Perspective is also of fundamental importance in determining the answer. The given height of 51.59 metres is based on a measurement from the bottom of the first step to the tip of the Admiral’s hat, but measurements can also be found from street level, from sea level… In fact, one has the entirety of the perceived three dimensional universe, of which we have explored a tiny fraction, to help comprehend the immense possibilities of perspective without even contemplating alternative dimensions and geometries.

And then there is time. Up until 2006, when a refurbishment revealed the error, the height of the column was thought to be 4.4 metres more than currently believed. Time changes our answer in real terms as well as perceived. Do we include the thin veneer of pigeon excrement on Nelson’s hat in our measurement? Another day, another portion of guano, to dry and shrink in the sun or wash away in the rain. Do we consider the possibility of subsidence over time? If the measurement is above sea level, another time dependent variable is introduced into the equation.

In short, only by making assumptions regarding relative accuracy, perspective and time can we begin to attempt an answer. The same is very much the case with the rest of our knowledge. We know less than we do not know. It is from this rather humbling position that we ought to contemplate our existence. Definitive answers are frequently beyond our grasp, but our hunger for them is such that we will gleefully swallow the unqualified statement over a convoluted attempt at truth.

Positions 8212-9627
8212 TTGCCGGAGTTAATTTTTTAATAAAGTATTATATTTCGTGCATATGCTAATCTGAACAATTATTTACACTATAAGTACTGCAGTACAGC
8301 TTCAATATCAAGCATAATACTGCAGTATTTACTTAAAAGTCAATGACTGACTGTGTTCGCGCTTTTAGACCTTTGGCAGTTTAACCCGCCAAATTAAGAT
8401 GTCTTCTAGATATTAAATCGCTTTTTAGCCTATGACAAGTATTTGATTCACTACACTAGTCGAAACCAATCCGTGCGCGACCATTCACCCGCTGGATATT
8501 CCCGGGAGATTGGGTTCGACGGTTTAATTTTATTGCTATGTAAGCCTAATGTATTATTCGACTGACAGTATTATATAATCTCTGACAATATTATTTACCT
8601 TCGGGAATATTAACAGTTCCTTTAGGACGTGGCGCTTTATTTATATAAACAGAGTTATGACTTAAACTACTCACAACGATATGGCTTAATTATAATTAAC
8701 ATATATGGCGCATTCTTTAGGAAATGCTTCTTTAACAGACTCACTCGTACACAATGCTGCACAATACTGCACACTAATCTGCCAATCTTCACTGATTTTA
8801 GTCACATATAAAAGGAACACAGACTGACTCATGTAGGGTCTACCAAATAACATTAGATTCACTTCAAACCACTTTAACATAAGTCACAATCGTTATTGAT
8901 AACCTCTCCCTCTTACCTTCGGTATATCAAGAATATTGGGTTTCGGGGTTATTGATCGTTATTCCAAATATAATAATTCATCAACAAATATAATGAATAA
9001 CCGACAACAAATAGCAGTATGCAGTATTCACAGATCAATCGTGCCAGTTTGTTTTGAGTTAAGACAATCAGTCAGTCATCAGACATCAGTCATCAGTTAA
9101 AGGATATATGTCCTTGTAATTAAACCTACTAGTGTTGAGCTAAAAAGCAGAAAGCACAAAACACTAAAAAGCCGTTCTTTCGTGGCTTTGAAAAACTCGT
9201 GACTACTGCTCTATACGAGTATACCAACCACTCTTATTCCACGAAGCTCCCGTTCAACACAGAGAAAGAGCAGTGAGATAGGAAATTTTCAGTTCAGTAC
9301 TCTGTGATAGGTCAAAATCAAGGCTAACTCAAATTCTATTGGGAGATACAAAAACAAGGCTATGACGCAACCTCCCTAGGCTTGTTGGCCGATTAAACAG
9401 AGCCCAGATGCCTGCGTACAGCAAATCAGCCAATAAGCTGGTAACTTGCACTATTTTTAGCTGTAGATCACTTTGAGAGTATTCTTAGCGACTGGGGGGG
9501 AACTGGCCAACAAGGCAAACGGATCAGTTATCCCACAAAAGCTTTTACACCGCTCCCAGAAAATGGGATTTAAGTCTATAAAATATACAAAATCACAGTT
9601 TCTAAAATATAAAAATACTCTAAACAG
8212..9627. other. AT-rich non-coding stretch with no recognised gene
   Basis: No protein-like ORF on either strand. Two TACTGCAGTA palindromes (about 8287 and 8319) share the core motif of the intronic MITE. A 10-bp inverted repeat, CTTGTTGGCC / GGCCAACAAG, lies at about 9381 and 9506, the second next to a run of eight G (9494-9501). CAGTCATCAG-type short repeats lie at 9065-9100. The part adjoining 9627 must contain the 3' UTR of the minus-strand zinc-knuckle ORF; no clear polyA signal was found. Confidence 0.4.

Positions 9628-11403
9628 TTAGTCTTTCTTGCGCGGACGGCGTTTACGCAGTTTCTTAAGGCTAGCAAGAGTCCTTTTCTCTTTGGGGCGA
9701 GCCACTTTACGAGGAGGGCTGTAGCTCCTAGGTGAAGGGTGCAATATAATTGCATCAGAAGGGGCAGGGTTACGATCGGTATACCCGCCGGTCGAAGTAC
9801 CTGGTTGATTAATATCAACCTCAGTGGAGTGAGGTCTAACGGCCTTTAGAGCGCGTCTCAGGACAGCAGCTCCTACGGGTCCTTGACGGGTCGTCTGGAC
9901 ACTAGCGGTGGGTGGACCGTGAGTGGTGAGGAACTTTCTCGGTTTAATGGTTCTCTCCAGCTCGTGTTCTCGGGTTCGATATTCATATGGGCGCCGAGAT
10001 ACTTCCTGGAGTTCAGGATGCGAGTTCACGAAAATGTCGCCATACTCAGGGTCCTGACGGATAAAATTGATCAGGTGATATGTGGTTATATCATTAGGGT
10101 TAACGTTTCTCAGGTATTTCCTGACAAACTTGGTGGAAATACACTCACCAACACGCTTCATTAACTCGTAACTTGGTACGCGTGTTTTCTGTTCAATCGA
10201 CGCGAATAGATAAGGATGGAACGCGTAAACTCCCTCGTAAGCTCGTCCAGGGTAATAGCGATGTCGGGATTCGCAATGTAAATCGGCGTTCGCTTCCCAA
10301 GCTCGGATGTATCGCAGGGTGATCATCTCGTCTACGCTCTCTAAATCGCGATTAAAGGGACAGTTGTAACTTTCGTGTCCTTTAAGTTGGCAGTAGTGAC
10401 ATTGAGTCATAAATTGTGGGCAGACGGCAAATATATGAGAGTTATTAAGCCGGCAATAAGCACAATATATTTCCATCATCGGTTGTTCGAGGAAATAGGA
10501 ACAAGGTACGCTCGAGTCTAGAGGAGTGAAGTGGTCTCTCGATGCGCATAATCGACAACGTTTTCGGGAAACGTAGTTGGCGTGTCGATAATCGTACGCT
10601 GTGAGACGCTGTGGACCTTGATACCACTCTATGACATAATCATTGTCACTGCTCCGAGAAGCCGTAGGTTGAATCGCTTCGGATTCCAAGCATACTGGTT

Unlike Nelson’s Column, the important issues which we should be addressing today - climate change and environmental sustainability, conflict resolution and social justice, technological advancement and cultural prosperity - are as unpredictable in nature as they are immeasurable in complexity. They require a degree of humility, an acceptance of our own ignorance for us to begin to understand them. Which makes them somewhat unpalatable amidst our appetite for certainty. When faced with a decision of incredible complexity, more enticing perhaps than the grey uncertainty of fact, is the black and white of non-fact. The scope for the debate on Brexit was staggeringly narrow, the facts rigorously unqualified. The side that presented absolute uncertainties as truth won the hearts of the majority. £350 million a week for the NHS was a definitive answer to an unasked question and damn it, we do love a definitive answer.

Donald Trump is streets ahead of the rest of the field in the era of post truth and what’s not to love? I’ve been told that I can fix my country’s problems by building a wall. That sounds like good news. I can build a wall myself. It is a known procedure – the interlocking pattern of the bricks and so on. This is a simple definitive solution to what some people would have me believe was a very complex problem.

It is quite easy for a thinking human to become dispirited in the era of post truth, but time rolls us around, walls fall, lies unravel and each turn takes us a little further into the unknown, opens our eyes to a fraction more of all there is. Revel in the unknown, seek to understand it, seek new truths with humility and vigour. Take heart. Enjoy yourselves. Eat plenty of soup.

When Frank sent me his contribution to Mindwave, he suggested that I might not want to post the article because it didn’t fit. However, I think it’s a perfect fit, because what Frank describes as “unmindfulness” is something that we can all relate to. It also highlights the multitude of factors that can hinder our efforts at becoming more mindful: high levels of stress, anxiety, addictions, our incessant thoughts... it’s a starting point that makes Frank’s journey relevant to those of us in a similar situation.